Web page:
I'm unsure whether this post is allowed, considering it may be subjective. However, I have seen many posts concerning naming conventions (on programmers, as well as on StackOverflow - where I'm a more active member) so I think it should be valid. (Though it seems that sometimes topic with naming conventions are quickly closed and sometimes they aren't, so we'll see.)

I'm currently working on a JAVA project, though the problem would arise in basically any functional language. In my programme, I create a fictional world. This means that I'd like to create characters, objects, entities, and what not, with many classes extending the other. For example: entity would be a super class which only knows whether an element is moveable or not, and where it's currently located (i.e. its coordinates). In another class, this could be refined to characters that also contain a name and a gender. Another class would then distinguish as objects, in that they could hold a "type" (e.g. tree, car and so on). For this latter type, it seems overhead to create Class for each type, considering there are many possible types in the world, with which I mean "typical objects in the world, not further defined by any hierarchy".

Starting from Entity as a class, I'd go down to Character and Object classes. However, I've been told a couple of times that I definitely should not use Character and Object as name classes, because they are inherent to Java's collections. The question I ask then is:

  1. Shouldn't we do so, because it's confusing for us as a programmer, or does it have programmatical consequences?
  2. Is this discouraged in all programming languages? Or are there any languages in which this isn't such a big deal?
  3. My IDE (Eclipse) doesn't throw any errors, not even a warning - so is it really that big of a deal?
  4. Are there any conventions to represent persons, or objects (the referents in the real world) with a class name? For the life of me, I can't figure out a good synonym for "Object". Character can be replaced by Person I guess, but for Object it's much harder.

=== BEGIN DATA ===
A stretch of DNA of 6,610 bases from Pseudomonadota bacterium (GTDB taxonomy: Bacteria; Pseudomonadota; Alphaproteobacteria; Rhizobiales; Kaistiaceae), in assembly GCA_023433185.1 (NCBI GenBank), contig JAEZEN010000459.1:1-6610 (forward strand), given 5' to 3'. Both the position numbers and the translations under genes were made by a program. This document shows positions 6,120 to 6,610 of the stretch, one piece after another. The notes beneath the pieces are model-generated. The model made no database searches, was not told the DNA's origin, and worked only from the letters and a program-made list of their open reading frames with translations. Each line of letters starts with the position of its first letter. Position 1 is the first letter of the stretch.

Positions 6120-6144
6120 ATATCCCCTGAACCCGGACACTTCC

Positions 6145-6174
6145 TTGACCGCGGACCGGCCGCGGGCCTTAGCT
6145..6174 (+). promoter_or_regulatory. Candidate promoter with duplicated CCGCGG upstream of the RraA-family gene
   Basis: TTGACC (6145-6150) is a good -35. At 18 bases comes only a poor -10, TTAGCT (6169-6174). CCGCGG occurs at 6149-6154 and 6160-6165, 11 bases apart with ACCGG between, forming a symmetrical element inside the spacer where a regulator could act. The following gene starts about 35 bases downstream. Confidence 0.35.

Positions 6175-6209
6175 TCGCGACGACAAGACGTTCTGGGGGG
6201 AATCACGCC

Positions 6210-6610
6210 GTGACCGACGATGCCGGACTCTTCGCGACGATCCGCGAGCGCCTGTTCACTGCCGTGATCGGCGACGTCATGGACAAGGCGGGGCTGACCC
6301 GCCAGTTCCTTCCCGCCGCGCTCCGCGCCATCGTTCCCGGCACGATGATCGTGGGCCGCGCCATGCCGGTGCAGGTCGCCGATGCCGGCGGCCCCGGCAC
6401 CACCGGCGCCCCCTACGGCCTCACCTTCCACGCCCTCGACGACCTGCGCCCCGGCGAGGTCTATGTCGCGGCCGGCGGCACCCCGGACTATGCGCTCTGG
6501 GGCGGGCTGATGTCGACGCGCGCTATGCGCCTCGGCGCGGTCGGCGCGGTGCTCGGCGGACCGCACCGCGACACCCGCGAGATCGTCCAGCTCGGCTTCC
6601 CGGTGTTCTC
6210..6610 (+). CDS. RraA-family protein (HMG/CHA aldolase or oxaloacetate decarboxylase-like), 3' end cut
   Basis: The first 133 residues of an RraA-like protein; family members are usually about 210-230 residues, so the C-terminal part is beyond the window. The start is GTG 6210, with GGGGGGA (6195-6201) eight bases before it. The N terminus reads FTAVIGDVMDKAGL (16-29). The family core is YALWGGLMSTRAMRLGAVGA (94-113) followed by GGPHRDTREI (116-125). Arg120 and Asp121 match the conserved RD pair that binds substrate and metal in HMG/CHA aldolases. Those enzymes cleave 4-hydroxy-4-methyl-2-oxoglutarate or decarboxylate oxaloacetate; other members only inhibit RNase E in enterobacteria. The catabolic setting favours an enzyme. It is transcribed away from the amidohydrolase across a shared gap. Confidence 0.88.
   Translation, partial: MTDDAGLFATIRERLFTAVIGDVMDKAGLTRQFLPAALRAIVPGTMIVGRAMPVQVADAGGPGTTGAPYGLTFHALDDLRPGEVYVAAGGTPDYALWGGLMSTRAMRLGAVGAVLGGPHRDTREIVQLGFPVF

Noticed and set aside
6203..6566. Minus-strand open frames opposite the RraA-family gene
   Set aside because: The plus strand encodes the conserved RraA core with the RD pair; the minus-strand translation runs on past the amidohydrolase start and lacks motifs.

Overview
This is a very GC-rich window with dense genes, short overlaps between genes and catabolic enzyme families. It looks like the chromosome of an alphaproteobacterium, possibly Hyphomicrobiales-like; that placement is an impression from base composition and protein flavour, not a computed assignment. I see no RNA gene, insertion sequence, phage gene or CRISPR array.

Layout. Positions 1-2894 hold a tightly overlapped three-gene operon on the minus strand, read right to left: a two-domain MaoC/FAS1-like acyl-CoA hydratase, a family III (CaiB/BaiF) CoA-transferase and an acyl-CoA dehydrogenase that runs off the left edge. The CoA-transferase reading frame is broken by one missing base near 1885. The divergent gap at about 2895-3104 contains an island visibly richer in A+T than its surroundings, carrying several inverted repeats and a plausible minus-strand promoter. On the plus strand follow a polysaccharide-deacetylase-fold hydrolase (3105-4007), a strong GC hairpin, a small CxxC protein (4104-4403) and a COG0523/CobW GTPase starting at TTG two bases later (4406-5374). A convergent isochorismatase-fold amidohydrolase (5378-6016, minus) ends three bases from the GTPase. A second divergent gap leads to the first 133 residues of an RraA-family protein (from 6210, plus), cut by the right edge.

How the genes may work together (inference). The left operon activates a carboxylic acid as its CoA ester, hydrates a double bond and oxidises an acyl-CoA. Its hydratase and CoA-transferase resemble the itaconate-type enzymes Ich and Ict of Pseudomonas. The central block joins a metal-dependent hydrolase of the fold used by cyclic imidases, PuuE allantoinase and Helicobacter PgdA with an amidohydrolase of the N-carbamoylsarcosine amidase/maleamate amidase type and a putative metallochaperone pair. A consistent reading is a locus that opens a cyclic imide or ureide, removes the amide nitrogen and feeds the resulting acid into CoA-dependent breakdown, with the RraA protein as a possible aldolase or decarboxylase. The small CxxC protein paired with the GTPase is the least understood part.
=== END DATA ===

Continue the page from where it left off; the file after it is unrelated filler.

I wouldn't want this question to get labelled as "not a real question" or "subjective" because of that last question. My main questions are 1 & 2 & 3. An answer on 3 is optional, and could also be posted as a comment. It's the one I'm least interested in.

closed as primarily opinion-based by Scant Roger, Ixrec, user40980 Nov 21 '15 at 16:23

Many good questions generate some degree of opinion based on expert experience, but answers to this question will tend to be almost entirely based on opinions, rather than facts, references, or specific expertise. If this question can be reworded to fit the rules in the help center, please edit the question.

  • Considering all the meta commentary in this question I suppose I should try to explain why this still isn't a great question. 1) Asking multiple questions in one question is discouraged, as it usually makes the question too broad or really awkward to answer. 2) Asking a question about "all" or "which" programming languages is usually too broad and/or an open-ended list question. 3) As you said, #4 is purely subjective. Acknowledging that it shouldn't be there doesn't change the fact that it shouldn't be there. – Ixrec Nov 21 '15 at 15:38
  • But there is an answerable question in here, namely "If I defined classes called Character or Object, would anything break?". I believe that would fit well on StackOverflow (assuming it hasn't already been asked there). – Ixrec Nov 21 '15 at 15:40
  • Thing, Item, WorldObject pops up in my mind; having a class called Object is akin to redefining false to true (e.g. in python) – Thanos Tintinidis Dec 18 '15 at 12:45
up vote 0 down vote accepted
  1. It is not a problem in a language with different namespaces as java, it may be confusing thought.
  2. Same as 1.
  3. Same as 2.

A real problem would arise only in languages with a global namespace for some kind of objects, as function in C: in C functions are all in the same global namespace and are not overloadable, so you can not declare two functions with the same name or there would no way to distinguish between the two versions. It is for this problem that usually libraries use some prefix/suffix. In Java there is no problem if they are in different namespaces: if there is a conflict in names you can always use the full name.

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